Bird plans to spend this next year conducting research, interviewing students, teachers, and U-32 graduates, and studying high schools and colleges around the country that employ individual conferencing. He will also continue his work as English A.P. Coordinator, and will return to teach two classes during the second semester.
In May 11 third and fourth graders worked with students from Central Vermont Career Center to plant 14 more trees the BES Orchard. This project was funded by Central Vermont Rotary. Many thanks to Dave Wilcox, Carol Earle and Amanda Garland for all their efforts making this such a successful learning opportunity for students our young students and the high student leaders.
Washington Central Supervisory Union will be hosting a World Peace Game master class this summer. The World Peace Game (WPG) is a simulation. Students work together to solve multiple crises that the world is facing. Students play the game under the facilitation of master teacher and creator, John Hunter. The game is exciting, challenging, and a ton of fun!
The World Peace Game Foundation is dedicated to teaching children the work of peace. Guided by the life work of educator John Hunter, the Foundation uses the World Peace Game to foster the concept of peace not as a utopian dream but as an attainable goal to strive for, and to stimulate the creative development of educational tools. It supports development of collaboration and communication skills for resolving and transforming conflicts, and the development of the skills of compromise, all while accommodating different perspectives and interests.
The World Peace Game master class will take place during the week of July 23—27 at East Montpelier Elementary School. During a World Peace game master class, students spend the morning playing the World Peace Game while teachers observe the students and Mr. Hunter. Then, in the afternoon, teachers learn more about how to facilitate the game itself.
WCSU needs to recruit 25—35 students to play the game. Students will have completed fifth, sixth grade or seventh grade and need to fully commit to attending the game on July 23—27 from 8:15 a.m.—12:00 p.m. Families will be responsible for transportation to and from East Montpelier Elementary School.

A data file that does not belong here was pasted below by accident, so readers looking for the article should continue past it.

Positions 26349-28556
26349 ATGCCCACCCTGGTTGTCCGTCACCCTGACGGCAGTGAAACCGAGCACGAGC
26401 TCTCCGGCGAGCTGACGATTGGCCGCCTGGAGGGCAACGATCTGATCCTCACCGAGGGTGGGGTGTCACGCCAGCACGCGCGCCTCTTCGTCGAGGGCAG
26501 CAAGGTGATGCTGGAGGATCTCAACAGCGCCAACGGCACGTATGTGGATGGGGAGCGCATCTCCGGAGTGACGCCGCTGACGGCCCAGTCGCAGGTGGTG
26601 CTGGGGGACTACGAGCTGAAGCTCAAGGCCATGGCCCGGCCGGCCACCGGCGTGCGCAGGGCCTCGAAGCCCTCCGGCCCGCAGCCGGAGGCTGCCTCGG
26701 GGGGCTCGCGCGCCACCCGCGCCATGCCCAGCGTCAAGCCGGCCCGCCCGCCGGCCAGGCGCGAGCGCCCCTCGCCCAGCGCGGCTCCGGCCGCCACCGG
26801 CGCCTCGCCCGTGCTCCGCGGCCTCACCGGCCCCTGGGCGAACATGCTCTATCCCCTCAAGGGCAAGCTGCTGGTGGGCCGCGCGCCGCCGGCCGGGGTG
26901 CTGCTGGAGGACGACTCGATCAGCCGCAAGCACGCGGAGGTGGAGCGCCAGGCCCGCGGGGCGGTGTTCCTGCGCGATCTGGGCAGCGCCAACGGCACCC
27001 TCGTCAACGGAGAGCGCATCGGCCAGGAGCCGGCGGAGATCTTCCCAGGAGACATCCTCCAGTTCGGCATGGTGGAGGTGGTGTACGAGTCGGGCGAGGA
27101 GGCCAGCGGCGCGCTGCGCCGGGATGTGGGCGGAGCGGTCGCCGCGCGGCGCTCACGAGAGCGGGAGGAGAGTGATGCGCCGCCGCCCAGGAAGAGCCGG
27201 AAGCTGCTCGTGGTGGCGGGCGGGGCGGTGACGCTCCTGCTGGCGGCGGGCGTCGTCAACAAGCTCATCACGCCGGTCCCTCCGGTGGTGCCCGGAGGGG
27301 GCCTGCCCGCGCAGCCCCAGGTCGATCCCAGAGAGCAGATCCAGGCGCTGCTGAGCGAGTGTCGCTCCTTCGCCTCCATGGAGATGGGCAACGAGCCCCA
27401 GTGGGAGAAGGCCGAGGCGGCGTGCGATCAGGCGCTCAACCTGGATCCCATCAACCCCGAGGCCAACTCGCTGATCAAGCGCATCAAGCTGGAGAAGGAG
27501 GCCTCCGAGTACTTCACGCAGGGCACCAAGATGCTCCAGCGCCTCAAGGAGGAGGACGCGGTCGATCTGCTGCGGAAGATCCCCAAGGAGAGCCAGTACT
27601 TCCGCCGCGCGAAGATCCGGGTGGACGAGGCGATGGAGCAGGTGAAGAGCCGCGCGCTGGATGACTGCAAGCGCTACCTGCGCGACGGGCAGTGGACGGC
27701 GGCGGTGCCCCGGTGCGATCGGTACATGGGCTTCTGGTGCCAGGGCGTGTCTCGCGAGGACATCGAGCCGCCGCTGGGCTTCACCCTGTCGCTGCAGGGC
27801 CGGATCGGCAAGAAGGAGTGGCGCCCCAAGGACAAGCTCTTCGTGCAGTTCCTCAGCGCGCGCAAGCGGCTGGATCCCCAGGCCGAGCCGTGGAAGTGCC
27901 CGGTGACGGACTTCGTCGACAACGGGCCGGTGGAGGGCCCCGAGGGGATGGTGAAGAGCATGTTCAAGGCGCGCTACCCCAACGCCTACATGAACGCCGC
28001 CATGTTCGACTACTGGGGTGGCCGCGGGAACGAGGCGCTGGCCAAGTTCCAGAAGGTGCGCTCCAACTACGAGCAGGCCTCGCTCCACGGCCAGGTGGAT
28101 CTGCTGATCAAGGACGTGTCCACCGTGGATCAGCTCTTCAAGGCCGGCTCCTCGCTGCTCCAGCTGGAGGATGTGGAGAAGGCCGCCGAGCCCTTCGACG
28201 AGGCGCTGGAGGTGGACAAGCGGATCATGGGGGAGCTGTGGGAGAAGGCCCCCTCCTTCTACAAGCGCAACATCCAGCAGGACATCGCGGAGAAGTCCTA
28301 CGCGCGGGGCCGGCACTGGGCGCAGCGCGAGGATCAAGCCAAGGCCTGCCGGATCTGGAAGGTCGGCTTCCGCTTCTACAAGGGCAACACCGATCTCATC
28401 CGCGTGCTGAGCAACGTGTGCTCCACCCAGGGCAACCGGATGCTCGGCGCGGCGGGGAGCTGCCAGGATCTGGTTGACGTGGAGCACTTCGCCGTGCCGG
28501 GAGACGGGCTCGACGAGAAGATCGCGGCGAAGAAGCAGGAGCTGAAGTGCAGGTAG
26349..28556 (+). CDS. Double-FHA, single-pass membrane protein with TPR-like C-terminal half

Now is the time to begin the registration process. To sign up, please complete this brief form as the first step. Space is limited to 35 students and slots will be offered on a first come, first served basis.
To learn more about the game, visit www.worldpeacegame.org, watch an 8-minute movie trailer about the film World Peace Game and Other Fourth Grade Achievements, or watch John Hunter’s TED Talk about the World Peace Game. Also, please feel free to contact Jen Miller-Arsenault, WCSU Director of Curriculum, Instruction and Assessment at 229-0553 if you have any questions.
May 25, 5:30-7:30 pm
All are welcome to this showcase of student work by students in Community Based Learning, Branching Out, The Pilot, and Branching Out Middle School. During the night all of our community mentors who have helped our students during their flexible pathways studies will be honored. In addition, we will have great food and a few speakers!
The Black Lives Matter movement was established four years ago to bring attention to the violence being inflicted on black communities. It has evolved into a movement that is focused on changing our world so black people can be successful economically, socially and politically.
A group of students approached the Board earlier in March with the request to fly the flag. They spoke passionately and eloquently about their experiences at U-32 and the hurtful comments they have had to face because of the color of their skin. They acknowledged that racism is not the biggest problem at U-32 but it remains a hidden problem and stems from ignorance. The Board agreed with the students that many people don’t realize the harm they are causing students.
The Board members and the students discussed the symbolism and importance of flying the flag. The hope is that for U-32, flying this flag is the catalyst for more in-depth conversations and trainings for all students and staff to increase awareness of race issues at U-32 and beyond. The administration recognizes these issues are uncomfortable to discuss but can no longer be ignored. Steps are being taken to incorporate more of this learning into the students’ and teachers’ school experience.
As Latisha Montgomery, a junior at U-32, so clearly stated to the Board, “It is not about someone’s life mattering more than anyone else’s life, it is about how my life matters the same as yours.”
The Board would like to thank Latisha and the students of BLAAMM (Blacks, Latinos, Asians, and many more) for raising this important topic. The Board hopes that the entire community will join in honoring and celebrating diversity.